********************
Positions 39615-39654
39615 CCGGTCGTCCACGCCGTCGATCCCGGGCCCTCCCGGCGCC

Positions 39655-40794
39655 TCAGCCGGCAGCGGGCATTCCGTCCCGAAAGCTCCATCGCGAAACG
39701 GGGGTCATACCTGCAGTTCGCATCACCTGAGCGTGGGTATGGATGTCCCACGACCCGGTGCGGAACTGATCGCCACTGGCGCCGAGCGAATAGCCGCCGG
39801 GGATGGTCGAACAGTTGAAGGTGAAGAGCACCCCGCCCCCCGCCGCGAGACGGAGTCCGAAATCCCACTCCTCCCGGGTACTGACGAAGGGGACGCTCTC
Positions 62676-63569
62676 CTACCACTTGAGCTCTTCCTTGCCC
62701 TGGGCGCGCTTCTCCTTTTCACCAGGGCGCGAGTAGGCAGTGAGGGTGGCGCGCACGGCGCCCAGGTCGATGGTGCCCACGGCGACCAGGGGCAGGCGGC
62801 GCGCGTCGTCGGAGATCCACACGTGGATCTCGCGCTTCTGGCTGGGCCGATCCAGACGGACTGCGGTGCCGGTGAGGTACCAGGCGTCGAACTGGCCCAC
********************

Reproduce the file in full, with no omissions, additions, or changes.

Positions 39615-39654
39615 CCGGTCGTCCACGCCGTCGATCCCGGGCCCTCCCGGCGCC

Positions 39655-40794
39655 TCAGCCGGCAGCGGGCATTCCGTCCCGAAAGCTCCATCGCGAAACG
39701 GGGGTCATACCTGCAGTTCGCATCACCTGAGCGTGGGTATGGATGTCCCACGACCCGGTGCGGAACTGATCGCCACTGGCGCCGAGCGAATAGCCGCCGG
39801 GGATGGTCGAACAGTTGAAGGTGAAGAGCACCCCGCCCCCCGCCGCGAGACGGAGTCCGAAATCCCACTCCTCCCGGGTACTGACGAAGGGGACGCTCTC
Positions 62676-63569
62676 CTACCACTTGAGCTCTTCCTTGCCC
62701 TGGGCGCGCTTCTCCTTTTCACCAGGGCGCGAGTAGGCAGTGAGGGTGGCGCGCACGGCGCCCAGGTCGATGGTGCCCACGGCGACCAGGGGCAGGCGGC
62801 GCGCGTCGTCGGAGATCCACACGTGGATCTCGCGCTTCTGGCTGGGCCGATCCAGACGGACTGCGGTGCCGGTGAGGTACCAGGCGTCGAACTGGCCCAC